One of the topics we explore in depth in our Advanced Barista Skills class at the Five Senses Barista Academy is brew water temperature and its effect on espresso taste and extraction.
Brew temp is an easily accessible brew parameter with the right espresso machine, but is not something that all café operations chose to alter as part of their morning dial in. Conversely there are plenty of cafes using brew temperature for everything from regulating extraction yield, to overcoming issues with machine and grinder temperature as their workload increases. To bridge the gap and provide some info for new and experienced baristas alike, I?ve prepared some objective testing and solid numbers to digest.
Brew temperature: things people say
It has been observed using a standardised recipe and solid brewing technique that brewing hotter will result in higher extraction yields (more content removed over time) while brewing colder will extract content at a slower rate (less content removed over time). Taste wise, hotter temps result in increased body and sweetness (with a greater chance of astringency and bitterness), while cooler temps emphasise less bitterness, body and sweetness (resulting in a sour, bright shot).
Baristas who are savvy with brew temp modification might make some of the following suggestions:
- Lowering the brew temp will enhance acidity in coffee/raising the brew temp will decrease acidity in coffee.
- As the grinder heats up, the ground espresso coffee tend to become more soluble, and extraction yields can increase. Lowering the brew temp is a way to counter this.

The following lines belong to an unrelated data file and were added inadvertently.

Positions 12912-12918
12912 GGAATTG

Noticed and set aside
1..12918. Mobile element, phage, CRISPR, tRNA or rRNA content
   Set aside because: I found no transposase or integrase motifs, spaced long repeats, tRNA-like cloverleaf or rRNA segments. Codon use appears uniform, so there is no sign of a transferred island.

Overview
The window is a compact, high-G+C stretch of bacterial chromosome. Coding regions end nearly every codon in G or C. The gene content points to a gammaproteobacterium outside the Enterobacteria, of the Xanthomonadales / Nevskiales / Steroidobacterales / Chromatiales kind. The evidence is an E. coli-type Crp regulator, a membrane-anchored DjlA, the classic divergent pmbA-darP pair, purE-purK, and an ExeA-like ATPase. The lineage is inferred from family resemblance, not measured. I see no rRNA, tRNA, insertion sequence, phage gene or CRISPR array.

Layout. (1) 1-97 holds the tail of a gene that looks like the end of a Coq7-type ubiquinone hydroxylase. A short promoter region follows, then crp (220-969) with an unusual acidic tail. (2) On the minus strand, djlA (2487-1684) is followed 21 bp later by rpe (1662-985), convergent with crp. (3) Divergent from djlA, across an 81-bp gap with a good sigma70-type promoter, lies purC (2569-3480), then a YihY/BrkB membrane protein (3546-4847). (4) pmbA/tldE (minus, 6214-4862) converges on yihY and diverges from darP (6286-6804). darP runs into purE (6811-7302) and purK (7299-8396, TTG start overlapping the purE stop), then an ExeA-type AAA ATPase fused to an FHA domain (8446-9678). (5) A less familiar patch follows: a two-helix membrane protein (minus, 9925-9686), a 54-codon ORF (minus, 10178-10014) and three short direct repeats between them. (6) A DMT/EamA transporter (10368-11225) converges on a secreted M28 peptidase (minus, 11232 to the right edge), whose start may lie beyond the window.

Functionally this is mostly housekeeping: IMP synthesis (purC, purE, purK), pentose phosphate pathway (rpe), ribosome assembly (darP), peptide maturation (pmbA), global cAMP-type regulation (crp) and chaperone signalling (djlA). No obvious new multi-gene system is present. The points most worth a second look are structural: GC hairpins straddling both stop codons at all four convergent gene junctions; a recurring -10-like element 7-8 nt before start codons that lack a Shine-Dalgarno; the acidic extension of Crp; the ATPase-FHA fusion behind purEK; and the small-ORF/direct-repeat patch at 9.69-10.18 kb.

- Don’t change your grind to affect your extraction yield; change your brew temp
- Increasing the temperature can be used to increase the extraction yield of a slow, dripping shot.
- Higher temps can be used to compensate for an underdeveloped roast while lower temps can be used to overcome the high solubility of an overdeveloped roast.
These suggestions guide practice in many commercial cafes. There is probably a mixture of truth and half-truth among them, and maybe even some outright heresy, but it would certainly be nice to have more data to back it up. If you stay tuned for a follow up article you’ll get exactly that — I’ll be using some nifty equipment to test the effects of puck depth, density, and brew temp. For today?s article I wanted to answer a simpler question — what does brew temperature do to extraction yield and flavour?
The effect of brew temperature on extraction yield
If you need a quick catch-up on extraction yield and what it is, check out my previous article on VST baskets here.
To fully test the effects of brew temp on extraction yield, I set up the following test:
- 40 × 22g espresso shots were ground en masse and allowed to cool to room temp.
- The espresso shots were prepared using a standardised recipe: 22g dose, 46-48g beverage, ~29 seconds shot time. The preparation method used was a stockfleth distribution followed by a single collapse on the bench and a super firm tamp.
- A single grouphead and handle were used.
- Ten shots were poured at each brew temperature (92, 94, 96 & 98 °C) Espresso was prepared in groups of 10 ? first at 92, then 94, 96 and 98.
- Shot time and beverage weight were recorded for each extraction.
- A sample of each coffee was immediately removed and sealed (in a pipette) to prevent sample evaporation.
- Each sample was filtered and TDS readings were taken.
- Extraction yield was calculated and recorded.
- Samples were set aside for tasting.
The raw data
To remove the outliers, I sorted each temperature category by extraction yield and removed the two highest and lowest data points. This reduced the sample size, but removed outliers resulting from inconsistent extraction behaviour.
Tables 1-4 summarise the data for each extraction temperature, and Figure 1 puts it all together for you.
Table 1 – 92°C
Table 2 – 94°C
Table 3 – 96°C
Table 4 – 98°C